- 1 Crystal meth addict 'gouged out his eyes and ate them' while high on drug, Australian MP claims
- 2 Saudi Arabia 'seeking to head United Nations Human Rights Council'
- 3 Irish people are travelling home from all over the world so they can vote to legalise gay marriage
- 4 Witch doctor arrested after forcing newborn baby to walk in Indian village
- 5 Arsenal fan asks the Queen for tickets to the FA Cup final - gets a reply from Buckingham Palace
As a white man, I'm surprised more women aren't tweeting the hashtag #KillAllWhiteMen
Scotland may have to leave the EU even if it votes to stay in, David Cameron confirms
Report finds that Britain's wages are the most unequal in Europe
Almost a third of school pupils believe 'Muslims are taking over our country', study claims
The day that Britain resigned as a global power
Gay marriage 'Bert and Ernie' cake bakery found guilty of discrimination in Northern Ireland
iJobs Money & Business
£40-50K: Guru Careers: We are seeking an experienced Software / C# Developer w...
£45,000 - £55,000: Neil Pavier: Are you looking for your next opportunity for ...
£45,000 - £55,000: Sheridan Maine: Are you a newly qualified ACA/ACCA/ACMA qua...
£50,000 - £60,000: Laura Norton: Are you looking for an opportunity within a w...
Day In a Page
On the market for the first time in more than 50 years, this six-bedroom home is a project with vast potential - spread over three floors of living space.
This five-bedroom home comes with a range of outbuildings including a large barn which could be converted into a self-contained granny-flat or rental.
Surrounded by rolling countryside, this four-bedroom barn conversion comes with a self-contained, one-bedroom annexe that could serve as an office or a holiday let.
Located near Harrogate town centre, this five-bedroom Victorian terrace is arranged over three storeys while a current study serves as an optional sixth bedroom.
A ground-floor flat in a country house, located a mile from Sway; this two-bedroom home would make an ideal weekend retreat on the edge of the New Forest.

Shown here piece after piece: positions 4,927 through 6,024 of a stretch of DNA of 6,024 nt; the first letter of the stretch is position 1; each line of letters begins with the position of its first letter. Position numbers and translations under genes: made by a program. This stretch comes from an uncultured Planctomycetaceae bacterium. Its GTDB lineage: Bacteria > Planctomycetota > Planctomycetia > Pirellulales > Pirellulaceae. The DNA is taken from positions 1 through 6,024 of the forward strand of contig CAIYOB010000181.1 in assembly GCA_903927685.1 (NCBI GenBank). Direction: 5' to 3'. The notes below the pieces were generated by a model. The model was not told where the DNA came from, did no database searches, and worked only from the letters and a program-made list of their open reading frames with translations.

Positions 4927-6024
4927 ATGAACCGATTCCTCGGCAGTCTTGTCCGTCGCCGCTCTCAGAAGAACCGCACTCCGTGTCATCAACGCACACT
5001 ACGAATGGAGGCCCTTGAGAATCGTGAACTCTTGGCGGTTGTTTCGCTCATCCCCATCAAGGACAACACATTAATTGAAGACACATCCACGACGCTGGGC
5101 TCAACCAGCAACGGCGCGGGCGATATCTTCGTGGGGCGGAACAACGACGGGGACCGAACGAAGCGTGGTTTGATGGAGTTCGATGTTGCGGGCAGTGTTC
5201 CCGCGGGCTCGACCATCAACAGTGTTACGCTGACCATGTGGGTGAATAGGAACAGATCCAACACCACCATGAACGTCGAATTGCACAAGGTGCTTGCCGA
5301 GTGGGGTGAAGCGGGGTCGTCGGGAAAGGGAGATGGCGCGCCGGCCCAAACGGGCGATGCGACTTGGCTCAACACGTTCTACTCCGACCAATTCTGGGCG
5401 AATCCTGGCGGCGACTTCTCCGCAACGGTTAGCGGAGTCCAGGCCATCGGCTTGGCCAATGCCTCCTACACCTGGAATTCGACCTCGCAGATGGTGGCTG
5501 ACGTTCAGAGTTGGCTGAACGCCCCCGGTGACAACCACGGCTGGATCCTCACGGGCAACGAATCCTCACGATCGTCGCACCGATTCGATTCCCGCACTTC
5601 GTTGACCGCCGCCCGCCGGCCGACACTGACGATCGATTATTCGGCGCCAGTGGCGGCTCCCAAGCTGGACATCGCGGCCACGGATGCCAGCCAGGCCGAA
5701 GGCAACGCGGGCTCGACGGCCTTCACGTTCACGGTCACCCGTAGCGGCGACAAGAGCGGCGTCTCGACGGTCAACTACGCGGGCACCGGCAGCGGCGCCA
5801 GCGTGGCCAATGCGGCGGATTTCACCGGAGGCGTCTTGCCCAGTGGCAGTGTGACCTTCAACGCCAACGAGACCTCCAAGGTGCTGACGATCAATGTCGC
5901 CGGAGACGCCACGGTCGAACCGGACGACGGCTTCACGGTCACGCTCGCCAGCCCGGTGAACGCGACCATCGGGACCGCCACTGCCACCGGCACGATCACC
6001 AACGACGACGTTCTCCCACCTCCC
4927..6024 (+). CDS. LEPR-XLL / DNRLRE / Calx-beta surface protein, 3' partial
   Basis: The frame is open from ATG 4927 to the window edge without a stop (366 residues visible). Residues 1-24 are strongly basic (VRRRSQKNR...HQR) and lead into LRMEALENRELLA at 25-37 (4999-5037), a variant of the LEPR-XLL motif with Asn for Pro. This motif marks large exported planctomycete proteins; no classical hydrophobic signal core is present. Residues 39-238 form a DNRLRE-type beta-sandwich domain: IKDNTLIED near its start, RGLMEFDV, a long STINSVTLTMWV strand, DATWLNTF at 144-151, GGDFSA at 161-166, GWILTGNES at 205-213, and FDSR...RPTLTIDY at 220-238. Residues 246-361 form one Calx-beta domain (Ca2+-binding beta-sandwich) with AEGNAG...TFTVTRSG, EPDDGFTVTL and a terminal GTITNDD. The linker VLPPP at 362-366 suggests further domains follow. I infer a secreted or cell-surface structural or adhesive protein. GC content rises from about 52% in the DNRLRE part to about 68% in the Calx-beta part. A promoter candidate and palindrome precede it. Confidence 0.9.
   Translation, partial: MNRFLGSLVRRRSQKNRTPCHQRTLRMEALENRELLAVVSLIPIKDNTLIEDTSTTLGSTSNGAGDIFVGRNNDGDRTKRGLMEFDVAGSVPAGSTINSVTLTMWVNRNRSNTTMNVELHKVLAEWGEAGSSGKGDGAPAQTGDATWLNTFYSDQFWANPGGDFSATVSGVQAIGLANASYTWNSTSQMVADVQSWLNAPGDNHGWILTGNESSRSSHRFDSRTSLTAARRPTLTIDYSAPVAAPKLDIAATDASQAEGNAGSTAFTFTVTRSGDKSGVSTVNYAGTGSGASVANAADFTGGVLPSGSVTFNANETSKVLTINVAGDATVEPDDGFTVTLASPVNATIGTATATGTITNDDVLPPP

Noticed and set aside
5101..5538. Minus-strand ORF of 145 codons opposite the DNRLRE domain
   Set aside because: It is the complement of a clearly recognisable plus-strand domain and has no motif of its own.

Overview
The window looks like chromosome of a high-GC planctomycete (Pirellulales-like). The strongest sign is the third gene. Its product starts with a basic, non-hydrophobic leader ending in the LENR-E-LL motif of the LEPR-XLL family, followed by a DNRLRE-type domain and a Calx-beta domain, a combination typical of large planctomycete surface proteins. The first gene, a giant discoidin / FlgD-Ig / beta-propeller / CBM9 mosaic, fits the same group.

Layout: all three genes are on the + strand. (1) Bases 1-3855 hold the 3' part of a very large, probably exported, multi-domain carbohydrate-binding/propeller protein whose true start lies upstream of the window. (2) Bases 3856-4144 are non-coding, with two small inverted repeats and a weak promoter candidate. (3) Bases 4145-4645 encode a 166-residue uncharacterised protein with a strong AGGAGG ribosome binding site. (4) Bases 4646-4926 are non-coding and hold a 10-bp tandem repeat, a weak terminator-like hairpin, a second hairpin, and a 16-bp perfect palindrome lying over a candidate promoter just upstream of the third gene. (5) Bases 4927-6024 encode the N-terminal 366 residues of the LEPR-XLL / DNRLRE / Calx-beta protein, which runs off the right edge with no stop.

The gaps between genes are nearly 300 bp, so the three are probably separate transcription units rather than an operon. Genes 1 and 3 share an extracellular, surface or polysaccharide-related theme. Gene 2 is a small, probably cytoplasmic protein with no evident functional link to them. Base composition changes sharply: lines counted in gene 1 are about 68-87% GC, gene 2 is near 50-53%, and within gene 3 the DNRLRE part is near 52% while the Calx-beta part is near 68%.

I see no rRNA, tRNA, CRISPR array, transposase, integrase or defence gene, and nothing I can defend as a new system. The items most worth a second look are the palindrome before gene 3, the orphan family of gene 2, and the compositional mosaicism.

On a popular residential lane in Caterham on the Hill, this four-bedroom family home offers a secluded garden and a convenient location for local schools and public transport.
Just a short walk from Westerham green, this three-bedroom cottage has a light kitchen with exposed brickwork and double doors that lead to a south-facing garden.
In a prime spot opposite the River Thames, this one-bedroom flat has an 18sq ft reception room with glass doors that open out to a private terrace.
Set in the hills above Llanwrda Village, west Wales, this 18th-century three-bedroom farmhouse has holiday-let potential from a separate barn conversion and annexe.
This charming end-of-terrace townhouse is arranged over three floors, with two double bedrooms and a private courtyard garden located at the rear of the property.
This four-bedroom Edwardian home offers a combination of original features and contemporary design after a renovation by the current owners.
Located in the University area, this semi-detached five-bedroom home is arranged over three floors - there's even a rear garden and off-road parking too.
Only a few minutes' drive from the charming town of Marlow, this two-bedroom home sits on the private riverside estate of Harleyford.
This detached four-bedroom home in Middleyard is arranged over two floors, with features that include a wood-burning stove and bespoke oak staircase.
In a row of eight detached Georgian residences, this five-bedroom home offers views of The Sound, Mount Edgcumbe and Cornwall from its impressive veranda and full-length balcony.
If you love cooking for friends this two-bedroom flat - complete with views of the iconic Battersea Power Station and an open-plan kitchen/dining area - will go down a treat.
Located above Grasmere village, this five-bedroom home is arranged over three floors and offers countryside views across Grasmere Lake towards Silver Howe.
Surrounded by the Western fells, this five-bedroom Georgian home retains many original features including panel-plastered ceilings, sash windows and fireplaces.
This six-bedroom home is set amongst three acres of grounds. Currently a large family home, Clift Hill has potential to make a B&B, subject to change of use permissions.
A former period coach house, Glebe Farm Stable is now a three-bedroom cottage with a double car barn, office, kennels and an outbuilding that's currently used as a gym.